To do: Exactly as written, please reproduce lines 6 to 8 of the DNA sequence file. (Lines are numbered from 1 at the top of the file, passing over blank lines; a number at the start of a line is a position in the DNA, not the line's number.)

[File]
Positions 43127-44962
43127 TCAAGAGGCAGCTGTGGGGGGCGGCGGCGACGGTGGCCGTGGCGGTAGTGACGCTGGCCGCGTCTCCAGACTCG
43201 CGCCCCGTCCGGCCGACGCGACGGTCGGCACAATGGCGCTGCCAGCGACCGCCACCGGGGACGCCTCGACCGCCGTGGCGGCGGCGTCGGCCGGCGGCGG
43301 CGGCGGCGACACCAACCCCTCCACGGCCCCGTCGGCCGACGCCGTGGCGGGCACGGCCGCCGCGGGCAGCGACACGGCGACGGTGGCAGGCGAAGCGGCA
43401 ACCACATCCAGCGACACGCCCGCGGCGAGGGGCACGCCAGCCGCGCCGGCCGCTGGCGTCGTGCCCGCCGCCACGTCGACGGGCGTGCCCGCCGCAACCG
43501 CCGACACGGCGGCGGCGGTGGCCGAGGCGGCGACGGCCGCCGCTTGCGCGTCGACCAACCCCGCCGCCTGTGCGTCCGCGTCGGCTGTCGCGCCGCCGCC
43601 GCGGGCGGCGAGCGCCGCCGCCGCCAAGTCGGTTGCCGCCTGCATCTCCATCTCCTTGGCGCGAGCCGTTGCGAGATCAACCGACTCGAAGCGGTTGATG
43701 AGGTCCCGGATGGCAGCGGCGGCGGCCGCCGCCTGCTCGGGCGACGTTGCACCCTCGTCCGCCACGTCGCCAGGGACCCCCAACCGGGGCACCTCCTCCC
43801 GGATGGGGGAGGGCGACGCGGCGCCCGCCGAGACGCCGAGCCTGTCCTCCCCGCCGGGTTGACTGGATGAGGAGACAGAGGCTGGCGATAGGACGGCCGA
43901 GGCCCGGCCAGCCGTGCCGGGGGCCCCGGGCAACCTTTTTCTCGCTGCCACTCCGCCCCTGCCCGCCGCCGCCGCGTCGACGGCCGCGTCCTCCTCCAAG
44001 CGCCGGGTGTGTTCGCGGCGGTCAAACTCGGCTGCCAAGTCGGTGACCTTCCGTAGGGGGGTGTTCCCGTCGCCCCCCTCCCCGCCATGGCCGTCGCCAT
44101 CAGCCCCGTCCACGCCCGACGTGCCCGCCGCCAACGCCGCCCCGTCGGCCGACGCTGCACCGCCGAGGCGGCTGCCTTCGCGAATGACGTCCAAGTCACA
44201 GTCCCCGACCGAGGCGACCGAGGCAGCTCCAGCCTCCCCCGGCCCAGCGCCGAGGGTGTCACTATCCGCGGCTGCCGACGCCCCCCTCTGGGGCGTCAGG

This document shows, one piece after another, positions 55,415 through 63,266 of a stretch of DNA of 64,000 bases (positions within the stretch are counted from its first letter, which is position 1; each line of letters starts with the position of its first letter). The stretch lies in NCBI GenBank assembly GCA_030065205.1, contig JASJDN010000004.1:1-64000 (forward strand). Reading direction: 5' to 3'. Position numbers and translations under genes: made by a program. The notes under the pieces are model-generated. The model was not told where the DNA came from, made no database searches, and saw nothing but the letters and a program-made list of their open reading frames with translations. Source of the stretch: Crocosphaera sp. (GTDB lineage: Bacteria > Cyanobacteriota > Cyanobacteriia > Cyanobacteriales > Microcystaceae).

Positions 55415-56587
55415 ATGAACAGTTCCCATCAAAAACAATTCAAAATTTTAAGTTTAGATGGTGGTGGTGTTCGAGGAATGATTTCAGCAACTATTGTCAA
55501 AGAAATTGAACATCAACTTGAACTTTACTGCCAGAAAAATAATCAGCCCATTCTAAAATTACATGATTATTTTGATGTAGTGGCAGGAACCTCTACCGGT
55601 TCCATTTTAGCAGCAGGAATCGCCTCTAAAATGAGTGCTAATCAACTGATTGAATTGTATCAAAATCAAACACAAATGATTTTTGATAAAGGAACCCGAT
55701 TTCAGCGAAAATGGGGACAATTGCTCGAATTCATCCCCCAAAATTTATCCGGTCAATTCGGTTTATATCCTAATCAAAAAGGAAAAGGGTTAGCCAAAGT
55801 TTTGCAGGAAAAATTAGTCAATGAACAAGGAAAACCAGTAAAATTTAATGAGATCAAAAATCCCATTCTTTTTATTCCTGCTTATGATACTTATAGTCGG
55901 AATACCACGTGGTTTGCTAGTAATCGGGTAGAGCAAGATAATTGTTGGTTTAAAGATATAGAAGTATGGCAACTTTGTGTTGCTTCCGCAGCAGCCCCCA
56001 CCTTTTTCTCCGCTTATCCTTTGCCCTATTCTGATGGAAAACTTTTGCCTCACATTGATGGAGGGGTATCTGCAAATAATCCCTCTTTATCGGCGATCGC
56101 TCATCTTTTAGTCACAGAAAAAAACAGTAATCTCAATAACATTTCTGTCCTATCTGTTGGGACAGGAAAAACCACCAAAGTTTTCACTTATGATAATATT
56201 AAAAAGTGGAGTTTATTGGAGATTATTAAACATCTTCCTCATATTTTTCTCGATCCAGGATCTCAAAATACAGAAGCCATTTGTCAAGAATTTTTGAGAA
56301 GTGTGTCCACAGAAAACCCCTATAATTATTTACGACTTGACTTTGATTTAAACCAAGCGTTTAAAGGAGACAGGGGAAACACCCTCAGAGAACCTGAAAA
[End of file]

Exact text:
43501 CCGACACGGCGGCGGCGGTGGCCGAGGCGGCGACGGCCGCCGCTTGCGCGTCGACCAACCCCGCCGCCTGTGCGTCCGCGTCGGCTGTCGCGCCGCCGCC
43601 GCGGGCGGCGAGCGCCGCCGCCGCCAAGTCGGTTGCCGCCTGCATCTCCATCTCCTTGGCGCGAGCCGTTGCGAGATCAACCGACTCGAAGCGGTTGATG
43701 AGGTCCCGGATGGCAGCGGCGGCGGCCGCCGCCTGCTCGGGCGACGTTGCACCCTCGTCCGCCACGTCGCCAGGGACCCCCAACCGGGGCACCTCCTCCC